America - Andrew Stephen exposes a new McCarthyism

Not content with controlling Congress and the presidency, the Republicans now want the judges to be

Pity George Greer, the 63-year-old judge who first ruled five years ago that Terri Schiavo was in a persistent vegetative state and should be allowed to die. Greer, a lifelong Republican and former member of the Southern Baptist Church, now needs permanent police protection and an armed escort to and from court; in North Carolina, a $50,000 bounty has been put on his head. He has received more than 100,000 hate e-mails and was asked to leave his church when Schiavo died in March. Friends say he is "worn out".

Even five years ago, I suspect, none of this would have happened. By and large, judges were left to make decisions free of political interference or intimidation. But the likes of Greer have become targets of a new intolerance and righteousness: the far right, not content with dominating both the legislative and executive branches of government, wants to control the judiciary, too. And if that means making an example of traitorous Republicans like Greer, too bad.

I thought of all this on the evening of 24 April, when thousands gathered in the Highview Baptist Church in Louisville, Kentucky to mark what the organisers called "Justice Sunday". The 90 minutes were beamed to hundreds more churches across the country, and the organisers claimed that the proceedings reached 62 million households via the internet. As well as ungodly Democrats and "murderers" such as Greer, pictures of Senator John McCain, the Republican ex-POW who dared to oppose George W Bush in the 2000 primaries, were flashed up on giant screens and met immediately with derisive jeers.

To his shame, my friend Bill Frist - the Republican leader of the Senate - was among those participating, in his case with a six-minute taped message. But it was the words from the pulpit of Dr James Dobson, chairman of a group called Focus on the Family, that most grabbed my attention: he said that the US Supreme Court was "unelected and unaccountable and arrogant and imperious and determined to redesign the culture according to their own biases and values, and they're out of control".

Never mind that seven of the nine Supreme Court judges were appointed by Republican presidents and that the court ruled that Bush had won the disputed presidential election in 2000: those words were a signal that the fevered far right, having seized the US flag and declared patriotism its own years ago, has now hijacked the name of Christianity in its aspiration to take over the third branch of government. Frist goes so far as to claim that Senate Democrats have mounted a campaign to thwart some of Bush's judicial nominations, because the nominees are "people of faith".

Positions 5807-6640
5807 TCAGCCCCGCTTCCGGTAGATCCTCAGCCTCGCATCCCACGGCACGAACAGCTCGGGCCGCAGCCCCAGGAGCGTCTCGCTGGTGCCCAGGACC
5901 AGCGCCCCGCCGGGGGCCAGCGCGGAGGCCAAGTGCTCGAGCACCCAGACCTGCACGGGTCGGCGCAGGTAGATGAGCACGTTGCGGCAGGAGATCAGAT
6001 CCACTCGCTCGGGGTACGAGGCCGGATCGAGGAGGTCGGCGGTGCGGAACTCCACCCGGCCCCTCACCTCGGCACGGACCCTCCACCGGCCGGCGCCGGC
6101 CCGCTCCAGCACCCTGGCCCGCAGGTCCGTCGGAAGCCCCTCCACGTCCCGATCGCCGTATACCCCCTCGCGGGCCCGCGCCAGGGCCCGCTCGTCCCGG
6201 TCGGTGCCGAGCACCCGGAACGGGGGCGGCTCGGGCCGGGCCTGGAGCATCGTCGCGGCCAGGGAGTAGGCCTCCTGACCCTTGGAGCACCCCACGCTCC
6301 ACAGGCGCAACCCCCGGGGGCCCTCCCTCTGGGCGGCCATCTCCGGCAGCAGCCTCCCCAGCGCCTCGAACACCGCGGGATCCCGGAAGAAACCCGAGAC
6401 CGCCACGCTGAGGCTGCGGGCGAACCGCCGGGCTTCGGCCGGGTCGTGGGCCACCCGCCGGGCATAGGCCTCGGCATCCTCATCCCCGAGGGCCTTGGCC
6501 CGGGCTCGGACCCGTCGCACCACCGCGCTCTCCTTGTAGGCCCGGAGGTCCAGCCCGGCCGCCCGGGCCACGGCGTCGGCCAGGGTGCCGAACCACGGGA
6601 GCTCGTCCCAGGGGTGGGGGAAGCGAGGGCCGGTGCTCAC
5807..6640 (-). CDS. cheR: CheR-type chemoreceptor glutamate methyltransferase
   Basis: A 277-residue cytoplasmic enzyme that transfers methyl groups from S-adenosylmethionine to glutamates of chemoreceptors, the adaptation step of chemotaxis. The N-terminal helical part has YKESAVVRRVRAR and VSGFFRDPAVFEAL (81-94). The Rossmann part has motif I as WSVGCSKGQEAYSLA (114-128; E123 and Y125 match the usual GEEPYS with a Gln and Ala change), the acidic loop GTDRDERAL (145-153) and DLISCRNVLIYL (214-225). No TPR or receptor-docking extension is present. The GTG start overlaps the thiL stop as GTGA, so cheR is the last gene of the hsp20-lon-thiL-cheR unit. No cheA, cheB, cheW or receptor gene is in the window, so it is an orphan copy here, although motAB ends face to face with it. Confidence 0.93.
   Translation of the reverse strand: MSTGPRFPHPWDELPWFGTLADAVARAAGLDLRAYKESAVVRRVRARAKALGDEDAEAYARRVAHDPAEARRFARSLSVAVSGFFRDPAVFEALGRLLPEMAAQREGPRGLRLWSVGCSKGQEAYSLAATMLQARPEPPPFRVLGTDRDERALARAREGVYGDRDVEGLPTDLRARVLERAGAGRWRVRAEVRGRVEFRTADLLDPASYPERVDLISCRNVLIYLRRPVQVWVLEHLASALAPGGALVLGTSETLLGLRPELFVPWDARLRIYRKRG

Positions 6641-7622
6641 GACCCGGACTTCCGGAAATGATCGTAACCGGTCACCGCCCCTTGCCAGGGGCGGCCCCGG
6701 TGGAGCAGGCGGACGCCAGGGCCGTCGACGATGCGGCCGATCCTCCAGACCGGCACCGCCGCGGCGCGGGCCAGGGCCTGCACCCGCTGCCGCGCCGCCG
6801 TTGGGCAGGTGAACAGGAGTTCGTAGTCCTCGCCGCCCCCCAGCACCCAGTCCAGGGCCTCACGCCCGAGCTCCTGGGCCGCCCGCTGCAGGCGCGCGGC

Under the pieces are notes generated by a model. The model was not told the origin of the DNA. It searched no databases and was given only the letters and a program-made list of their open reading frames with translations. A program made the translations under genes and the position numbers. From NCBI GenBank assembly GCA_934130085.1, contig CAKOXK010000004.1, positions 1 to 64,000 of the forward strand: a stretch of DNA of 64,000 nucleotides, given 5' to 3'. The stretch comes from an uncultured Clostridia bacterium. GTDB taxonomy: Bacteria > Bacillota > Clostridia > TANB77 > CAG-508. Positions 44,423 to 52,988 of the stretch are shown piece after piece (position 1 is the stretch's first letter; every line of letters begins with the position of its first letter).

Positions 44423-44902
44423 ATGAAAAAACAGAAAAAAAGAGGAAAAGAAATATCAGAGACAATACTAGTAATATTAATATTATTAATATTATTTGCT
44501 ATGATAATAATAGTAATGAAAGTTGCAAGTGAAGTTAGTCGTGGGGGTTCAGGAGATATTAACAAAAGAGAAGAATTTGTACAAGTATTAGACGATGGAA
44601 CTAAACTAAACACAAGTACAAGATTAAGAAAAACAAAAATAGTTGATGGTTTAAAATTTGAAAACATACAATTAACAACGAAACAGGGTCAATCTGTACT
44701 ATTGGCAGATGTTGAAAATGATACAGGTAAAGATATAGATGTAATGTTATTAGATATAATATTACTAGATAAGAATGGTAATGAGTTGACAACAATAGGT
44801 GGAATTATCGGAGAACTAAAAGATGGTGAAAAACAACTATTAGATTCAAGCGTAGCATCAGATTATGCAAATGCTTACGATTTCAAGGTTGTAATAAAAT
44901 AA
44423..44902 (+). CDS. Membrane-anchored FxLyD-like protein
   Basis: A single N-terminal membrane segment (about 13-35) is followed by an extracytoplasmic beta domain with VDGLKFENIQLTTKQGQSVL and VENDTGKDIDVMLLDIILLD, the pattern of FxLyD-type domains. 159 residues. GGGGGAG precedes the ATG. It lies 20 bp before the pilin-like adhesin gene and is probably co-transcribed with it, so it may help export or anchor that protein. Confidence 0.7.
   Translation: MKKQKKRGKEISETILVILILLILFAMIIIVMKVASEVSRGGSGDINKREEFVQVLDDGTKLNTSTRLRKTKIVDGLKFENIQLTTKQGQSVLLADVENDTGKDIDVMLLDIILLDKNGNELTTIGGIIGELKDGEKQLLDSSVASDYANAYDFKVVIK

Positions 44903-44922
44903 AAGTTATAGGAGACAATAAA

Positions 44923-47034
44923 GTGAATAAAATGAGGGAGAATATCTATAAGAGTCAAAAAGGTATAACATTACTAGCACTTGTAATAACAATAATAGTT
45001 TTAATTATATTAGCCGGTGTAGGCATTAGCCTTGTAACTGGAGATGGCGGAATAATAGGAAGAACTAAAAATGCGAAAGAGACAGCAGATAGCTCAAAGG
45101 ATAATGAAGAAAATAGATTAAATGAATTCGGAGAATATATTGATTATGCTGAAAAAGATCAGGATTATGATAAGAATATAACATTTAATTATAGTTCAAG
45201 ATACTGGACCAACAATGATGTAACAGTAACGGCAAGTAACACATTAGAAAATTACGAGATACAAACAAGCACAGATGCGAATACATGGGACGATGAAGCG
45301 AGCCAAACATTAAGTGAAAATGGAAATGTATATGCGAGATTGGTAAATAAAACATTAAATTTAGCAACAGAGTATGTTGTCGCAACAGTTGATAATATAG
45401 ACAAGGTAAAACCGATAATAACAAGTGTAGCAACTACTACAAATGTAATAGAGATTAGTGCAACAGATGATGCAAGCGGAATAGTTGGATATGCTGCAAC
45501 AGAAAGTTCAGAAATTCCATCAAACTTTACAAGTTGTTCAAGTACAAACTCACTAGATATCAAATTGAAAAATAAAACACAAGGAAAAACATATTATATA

His words show how far the crusading intolerance of the far right has permeated the mainstream, because I can attest that Frist is no bigot. He is a former heart surgeon who has campaigned to halt the spread of Aids in Africa, but he has now swallowed a right-wing assumption that, in order to become a presidential candidate in 2008, he must pay obeisance to the "religious right". In this confused new world, "people of faith" means those on the Bushite right who claim the badge of Christianity as their own; devout Catholics such as Ted Kennedy, or Methodists such as Hillary Clinton, are not included (never mind, say, Muslims).

In his first term, Bush put forward the names of 229 proposed new judges, whom I assume he considered "people of faith". But judicial appointments need Senate ratification.

The Democrats tried to veto ten of them by using the filibuster, a senatorial procedure that dates back to 1841. Sixty votes are required to end a filibuster, and the Republicans have only 55.

The confirmation rate of judges under Bush still ran at 95 per cent and was the fastest for a quarter of a century. But there is now a mindset that, having finally won an election with a majority of American votes, Bush and the Republicans must be handed everything they want. Frist is duly threatening to change the rules of the Senate by abolishing the right to filibuster, which can be done by a procedural, simple-majority vote.

That, Frist says, would end "the tyranny of the minority". As it happens, the current crop of 45 Democrat senators was elected by 161 million voters, while the 55 Republicans garnered only 131 million votes - but truth and reality hardly matter here these days.

I suspect constitutional Armageddon may be avoided, and that Frist - in real life a mild-mannered Presbyterian - will try to calm things down. Yet the saga tells us much: in Bush's America, the likes of the wretched Dobson ("this pitiful 41-year-old mentally disabled woman was condemned to death by an immoral Florida court judge named George Greer") reach 200 million people a day via 3,500 radio and TV stations, and are arguably more influential than legitimately elected leaders such as Frist himself. A new McCarthyism, I fear, is under way in America.

Andrew Stephen was appointed US Editor of the New Statesman in 2001, having been its Washington correspondent and weekly columnist since 1998. He is a regular contributor to BBC news programs and to The Sunday Times Magazine. He has also written for a variety of US newspapers including The New York Times Op-Ed pages. He came to the US in 1989 to be Washington Bureau Chief of The Observer and in 1992 was made Foreign Correspondent of the Year by the American Overseas Press Club for his coverage.

This article first appeared in the 02 May 2005 issue of the New Statesman, Could the future be yellow?